It also featured a panel on the power of women in the workforce, moderated by Lisa Jennett with speakers including former Miss Florida and owner of clothing brand Yellow the Label Mary Catherine Black, and Southwest Airlines’ Vice President of Inflight Operations, Sonya Lacore.

Panelists touched on the importance of mentorship and helping women who cannot yet see their full potential to notice their own strengths and value, so they can grow.

“For me, I had that feeling [of low self-esteem] myself, and I overcame it. Then, I was able to identify it in others,” Lacore said. “You have to be able to listen, and pay attention, and look people in the eye and see that they may have a secret pain that you can try to pull out of them.”

The gala also featured an address from Dr. Nissi Hamilton, a human trafficking survivor, navy veteran, and sexual abuse counselor from Houston who shared her experiences with being trafficked, advocating for legislative changes around the issue, and the importance of nonprofits such as Nomi.

“I went through the foster care to trafficking pipeline, so I had absolutely no support,” Hamilton said. “But who would have imagined the type of person I would have turned out to be, had I had the Nomi Network in 2003.”

In total, the gala raised $323,498 and proceeds will be used to expand workforce services to survivors in Dallas and Nomi Network’s other program sites in 2022.—Kelsey Vanderschoot


ON VIEW

NorthPark Features Wipe Out Kids’ Cancer “When I Grow Up” Portrait Exhibit

Zachary visits his photograph at the Wipe Out Kids’ Cancer exhibit at NorthPark Center.
Mark Robbins

A curated collection of portraits and stories of pediatric cancer patients are on display through Nov. 21 at NorthPark Center, between Neiman Marcus and Nordstrom on the first floor.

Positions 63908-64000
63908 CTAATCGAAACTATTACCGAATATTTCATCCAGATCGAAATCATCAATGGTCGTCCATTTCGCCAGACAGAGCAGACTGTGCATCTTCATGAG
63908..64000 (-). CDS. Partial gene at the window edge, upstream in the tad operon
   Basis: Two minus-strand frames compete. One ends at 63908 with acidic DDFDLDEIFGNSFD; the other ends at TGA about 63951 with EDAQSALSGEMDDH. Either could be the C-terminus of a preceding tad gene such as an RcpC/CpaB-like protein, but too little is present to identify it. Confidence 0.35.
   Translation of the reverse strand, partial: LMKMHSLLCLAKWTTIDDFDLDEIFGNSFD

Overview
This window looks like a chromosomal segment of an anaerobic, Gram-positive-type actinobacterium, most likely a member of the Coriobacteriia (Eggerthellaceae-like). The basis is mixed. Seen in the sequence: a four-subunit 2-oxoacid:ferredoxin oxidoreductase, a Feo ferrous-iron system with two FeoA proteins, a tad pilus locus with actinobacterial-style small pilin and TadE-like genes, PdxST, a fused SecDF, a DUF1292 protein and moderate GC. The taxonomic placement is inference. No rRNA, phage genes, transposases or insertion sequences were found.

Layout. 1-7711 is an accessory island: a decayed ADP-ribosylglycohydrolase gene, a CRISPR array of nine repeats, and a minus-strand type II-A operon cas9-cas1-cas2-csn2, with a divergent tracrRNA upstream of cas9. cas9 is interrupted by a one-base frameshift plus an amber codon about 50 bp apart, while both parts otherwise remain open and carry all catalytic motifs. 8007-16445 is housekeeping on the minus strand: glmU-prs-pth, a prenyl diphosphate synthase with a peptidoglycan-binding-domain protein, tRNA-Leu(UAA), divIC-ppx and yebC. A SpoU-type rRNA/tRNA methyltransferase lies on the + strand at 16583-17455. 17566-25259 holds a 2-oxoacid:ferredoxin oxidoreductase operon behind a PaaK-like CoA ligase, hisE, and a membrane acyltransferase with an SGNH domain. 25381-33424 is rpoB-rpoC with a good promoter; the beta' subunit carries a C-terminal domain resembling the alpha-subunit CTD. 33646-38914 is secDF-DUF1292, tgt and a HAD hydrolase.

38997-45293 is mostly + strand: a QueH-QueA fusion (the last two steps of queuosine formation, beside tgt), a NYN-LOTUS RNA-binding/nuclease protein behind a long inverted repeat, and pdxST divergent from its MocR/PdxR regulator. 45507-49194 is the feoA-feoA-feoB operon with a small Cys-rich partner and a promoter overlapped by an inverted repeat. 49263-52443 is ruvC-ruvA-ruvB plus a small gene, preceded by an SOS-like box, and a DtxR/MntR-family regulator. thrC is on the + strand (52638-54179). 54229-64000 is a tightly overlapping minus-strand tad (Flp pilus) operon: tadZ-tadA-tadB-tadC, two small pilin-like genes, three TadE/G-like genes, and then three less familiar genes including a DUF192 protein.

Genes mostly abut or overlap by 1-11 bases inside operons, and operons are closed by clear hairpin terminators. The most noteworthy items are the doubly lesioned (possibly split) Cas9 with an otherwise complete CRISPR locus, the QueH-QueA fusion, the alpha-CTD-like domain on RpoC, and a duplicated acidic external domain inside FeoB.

The art exhibit features images of what the children dream of being when they grow up.

Exhibition Chair Karee Sampson, who also sits on the nonprofit’s board and serves as U.S. Capital Advisors’ Managing Director, says curating the “warriors” costumes and seeing the hope and joy in their innocent faces as they dressed for their future and posed for the camera has been a privilege.

Spanning four decades and led by Cindy Brinker Simmons, WOKC has significantly impacted innovative, cutting-edge novel pediatric cancer research and has achieved excellent outcomes battling pediatric cancer and increasing survival rates.

“The genesis of this project was to encourage the hopes and dreams of these courageous, young cancer patients by seeing themselves as they want to be when they grow up,” said Sampson.

“This exhibit symbolizes the hope Wipe Out Kids’ Cancer has provided to these inspiring warriors and their families for over 40 years. We are especially grateful to the team at NorthPark Center for their support and generosity helping us raise awareness about children with cancer and their hope for the future. NorthPark Center’s ongoing dedication and unwavering support of so many worthy charitable endeavors all year in an effort to highlight the philanthropic needs in our community is unrivaled. We are also thankful to Marc Robins for his donation of photography services. Each child will have their portrait to hang on their bedroom wall to continually inspire their dreams.”—Bianca R. Montes